Nebraska 14 Day Notice To Vacate

Last Updated: March 19, 2024 by Roberto Valenzuela

A Nebraska 14 Day Notice To Vacate is a letter which complies with state legal requirements to begin eviction against a tenant for repeating a lease violation within a six (6) month period. Because it’s a repeat violation, the tenant is not given an opportunity to take corrective action and must move out within fourteen (14) calendar days of receiving notice.

When To Use a Nebraska 14 Day Notice To Vacate

A Nebraska 14 Day Notice To Vacate begins the eviction process when the tenant repeats a lease violation within six (6) months of receiving a notice of noncompliance for substantially the same issue.

Some types of Nebraska lease termination notice may allow different reasons for termination, or different notice periods. This may also apply to an eviction notice issued because of a lease or legal violation.

How To Write a Nebraska 14 Day Notice To Vacate 

To help ensure the legal compliance of a Notice To Vacate:

  1. Use the full name of the receiving parties, and address of record, if known
  2. Specify the termination date of the lease or tenancy
  3. Specify the basis for terminating the tenancy
  4. Fill in the full address of the rental premises
  5. Provide updated/current address and phone number information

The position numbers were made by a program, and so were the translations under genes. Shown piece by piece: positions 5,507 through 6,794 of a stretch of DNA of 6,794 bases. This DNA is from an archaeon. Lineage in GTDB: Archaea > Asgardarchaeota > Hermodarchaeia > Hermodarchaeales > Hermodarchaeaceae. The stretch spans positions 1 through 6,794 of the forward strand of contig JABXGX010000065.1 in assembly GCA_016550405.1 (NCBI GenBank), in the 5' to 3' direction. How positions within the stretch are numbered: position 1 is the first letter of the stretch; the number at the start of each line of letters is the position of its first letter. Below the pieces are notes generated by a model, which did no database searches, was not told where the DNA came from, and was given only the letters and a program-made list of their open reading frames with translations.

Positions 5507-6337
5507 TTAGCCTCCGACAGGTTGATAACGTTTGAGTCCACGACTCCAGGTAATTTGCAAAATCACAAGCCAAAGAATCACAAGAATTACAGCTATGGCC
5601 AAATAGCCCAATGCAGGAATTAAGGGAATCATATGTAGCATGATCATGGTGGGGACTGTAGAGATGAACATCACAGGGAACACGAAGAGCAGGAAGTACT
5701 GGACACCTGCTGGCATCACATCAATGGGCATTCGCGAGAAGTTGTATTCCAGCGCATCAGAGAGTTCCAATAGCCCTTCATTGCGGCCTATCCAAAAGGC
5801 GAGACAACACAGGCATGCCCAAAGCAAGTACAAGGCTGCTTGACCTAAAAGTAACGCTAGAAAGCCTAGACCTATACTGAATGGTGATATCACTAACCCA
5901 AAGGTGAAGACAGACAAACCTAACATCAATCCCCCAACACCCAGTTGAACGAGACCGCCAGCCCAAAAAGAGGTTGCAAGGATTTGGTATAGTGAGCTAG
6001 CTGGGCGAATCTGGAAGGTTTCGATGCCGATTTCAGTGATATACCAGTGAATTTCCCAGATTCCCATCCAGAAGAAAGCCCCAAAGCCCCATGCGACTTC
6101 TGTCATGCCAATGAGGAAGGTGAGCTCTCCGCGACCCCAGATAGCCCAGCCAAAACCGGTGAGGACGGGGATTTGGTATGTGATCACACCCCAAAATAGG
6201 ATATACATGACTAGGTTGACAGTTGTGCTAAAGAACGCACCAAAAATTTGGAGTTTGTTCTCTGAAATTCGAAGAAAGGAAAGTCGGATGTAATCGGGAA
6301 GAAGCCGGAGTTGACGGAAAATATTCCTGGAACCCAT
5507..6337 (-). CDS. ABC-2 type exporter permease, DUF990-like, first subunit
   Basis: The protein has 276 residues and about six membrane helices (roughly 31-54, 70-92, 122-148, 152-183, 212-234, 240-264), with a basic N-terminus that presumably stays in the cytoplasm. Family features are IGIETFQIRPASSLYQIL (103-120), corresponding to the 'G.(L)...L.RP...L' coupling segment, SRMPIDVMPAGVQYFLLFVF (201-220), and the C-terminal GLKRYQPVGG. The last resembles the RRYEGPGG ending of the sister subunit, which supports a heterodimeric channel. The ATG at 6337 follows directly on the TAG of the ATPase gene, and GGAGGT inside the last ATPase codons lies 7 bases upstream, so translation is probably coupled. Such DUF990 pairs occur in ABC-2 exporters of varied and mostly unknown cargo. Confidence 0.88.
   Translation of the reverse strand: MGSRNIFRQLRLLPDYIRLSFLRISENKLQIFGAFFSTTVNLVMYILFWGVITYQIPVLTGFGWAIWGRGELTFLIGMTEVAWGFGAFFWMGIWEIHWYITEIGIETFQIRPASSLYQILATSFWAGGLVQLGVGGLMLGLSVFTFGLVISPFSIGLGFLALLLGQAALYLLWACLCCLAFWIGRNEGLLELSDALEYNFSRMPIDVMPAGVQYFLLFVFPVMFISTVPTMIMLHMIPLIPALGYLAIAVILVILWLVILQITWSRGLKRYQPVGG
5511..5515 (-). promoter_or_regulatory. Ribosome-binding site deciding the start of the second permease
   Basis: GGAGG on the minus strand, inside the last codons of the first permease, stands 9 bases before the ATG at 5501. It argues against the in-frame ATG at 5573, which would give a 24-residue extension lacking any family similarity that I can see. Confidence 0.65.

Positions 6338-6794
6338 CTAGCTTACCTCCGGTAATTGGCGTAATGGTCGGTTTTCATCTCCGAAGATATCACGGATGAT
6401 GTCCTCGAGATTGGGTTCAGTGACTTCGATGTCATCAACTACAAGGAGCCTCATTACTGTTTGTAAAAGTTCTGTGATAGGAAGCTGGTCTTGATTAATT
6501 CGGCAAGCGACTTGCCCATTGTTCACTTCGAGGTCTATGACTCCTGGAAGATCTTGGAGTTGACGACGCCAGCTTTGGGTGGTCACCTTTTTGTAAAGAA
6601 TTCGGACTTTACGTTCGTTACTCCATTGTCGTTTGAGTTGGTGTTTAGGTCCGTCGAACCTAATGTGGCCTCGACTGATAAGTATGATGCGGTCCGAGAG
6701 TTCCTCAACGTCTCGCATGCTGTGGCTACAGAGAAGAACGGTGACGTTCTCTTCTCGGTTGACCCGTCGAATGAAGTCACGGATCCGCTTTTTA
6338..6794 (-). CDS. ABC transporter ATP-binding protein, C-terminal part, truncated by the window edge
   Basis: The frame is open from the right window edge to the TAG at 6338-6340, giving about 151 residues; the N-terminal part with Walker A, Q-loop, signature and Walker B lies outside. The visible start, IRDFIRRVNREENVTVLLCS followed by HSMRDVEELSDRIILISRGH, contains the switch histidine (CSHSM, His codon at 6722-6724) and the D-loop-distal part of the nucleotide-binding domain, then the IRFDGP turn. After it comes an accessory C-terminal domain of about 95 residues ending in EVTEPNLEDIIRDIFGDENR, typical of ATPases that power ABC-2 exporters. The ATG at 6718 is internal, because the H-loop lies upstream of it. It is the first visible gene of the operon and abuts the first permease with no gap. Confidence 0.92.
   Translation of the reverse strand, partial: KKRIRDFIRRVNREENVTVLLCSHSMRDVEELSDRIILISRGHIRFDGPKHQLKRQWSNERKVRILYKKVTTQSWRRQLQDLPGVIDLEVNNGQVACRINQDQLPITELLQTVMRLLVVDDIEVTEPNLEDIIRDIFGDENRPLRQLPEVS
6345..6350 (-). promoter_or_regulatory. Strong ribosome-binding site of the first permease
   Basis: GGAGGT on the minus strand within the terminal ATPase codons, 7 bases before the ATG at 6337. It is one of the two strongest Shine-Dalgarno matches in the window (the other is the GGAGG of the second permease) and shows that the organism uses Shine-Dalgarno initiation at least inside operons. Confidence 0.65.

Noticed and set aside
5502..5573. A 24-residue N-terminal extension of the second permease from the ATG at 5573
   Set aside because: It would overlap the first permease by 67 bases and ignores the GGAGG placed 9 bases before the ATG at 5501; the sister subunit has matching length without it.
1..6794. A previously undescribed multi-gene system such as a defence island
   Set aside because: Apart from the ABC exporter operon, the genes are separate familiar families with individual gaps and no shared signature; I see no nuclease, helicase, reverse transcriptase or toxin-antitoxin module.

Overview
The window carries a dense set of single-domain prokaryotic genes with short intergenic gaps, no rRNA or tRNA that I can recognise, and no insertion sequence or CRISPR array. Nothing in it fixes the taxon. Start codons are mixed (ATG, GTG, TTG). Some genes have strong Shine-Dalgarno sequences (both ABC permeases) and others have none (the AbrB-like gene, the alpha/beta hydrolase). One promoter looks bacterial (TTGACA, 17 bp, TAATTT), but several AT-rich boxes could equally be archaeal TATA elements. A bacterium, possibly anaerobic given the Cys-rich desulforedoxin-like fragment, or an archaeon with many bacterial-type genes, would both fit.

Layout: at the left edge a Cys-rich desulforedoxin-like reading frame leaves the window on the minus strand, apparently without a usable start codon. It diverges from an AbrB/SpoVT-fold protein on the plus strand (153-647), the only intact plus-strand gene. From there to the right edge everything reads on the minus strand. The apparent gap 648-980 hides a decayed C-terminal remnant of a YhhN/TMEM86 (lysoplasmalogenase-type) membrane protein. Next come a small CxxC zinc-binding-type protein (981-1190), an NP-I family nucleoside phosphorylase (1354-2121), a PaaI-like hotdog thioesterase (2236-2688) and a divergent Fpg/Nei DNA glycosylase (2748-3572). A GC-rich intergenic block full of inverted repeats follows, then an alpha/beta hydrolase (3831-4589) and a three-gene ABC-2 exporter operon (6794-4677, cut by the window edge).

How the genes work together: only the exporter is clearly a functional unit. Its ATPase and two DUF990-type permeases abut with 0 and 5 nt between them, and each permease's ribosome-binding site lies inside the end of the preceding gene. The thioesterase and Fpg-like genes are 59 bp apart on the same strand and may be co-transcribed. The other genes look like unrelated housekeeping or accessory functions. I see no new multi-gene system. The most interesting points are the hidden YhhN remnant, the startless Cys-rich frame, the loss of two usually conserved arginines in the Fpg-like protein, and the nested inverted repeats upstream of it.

6. Print name and sign the notice
  7. Complete the certificate of service by indicating the date and method of notice delivery, along with printed name and signature

It is easy to lose an otherwise justified legal action because of improper notice. Check carefully to ensure enough time after notice is delivered, not when it’s sent.

How To Serve a Nebraska 14 Day Notice To Vacate

Nebraska landlords may deliver a written Notice To Vacate by any method which results in actual notification of the tenant. In Nebraska, the following methods of notice have a presumption of legal validity:

  1. Hand delivery to the tenant
  2. Delivery by mail to the tenant’s address of record, or (if unknown) last place of residence

Notice is considered effective from when it comes to the other party’s attention, or reasonably should do so under the circumstances. Mailed notice extends the notice period by three (3) calendar days, to account for variable delivery times.

In almost all cases, notice is legally served when it is received by the other party, NOT when it’s sent. Check specified date of termination carefully to ensure compliance with the legal requirements for a notice period.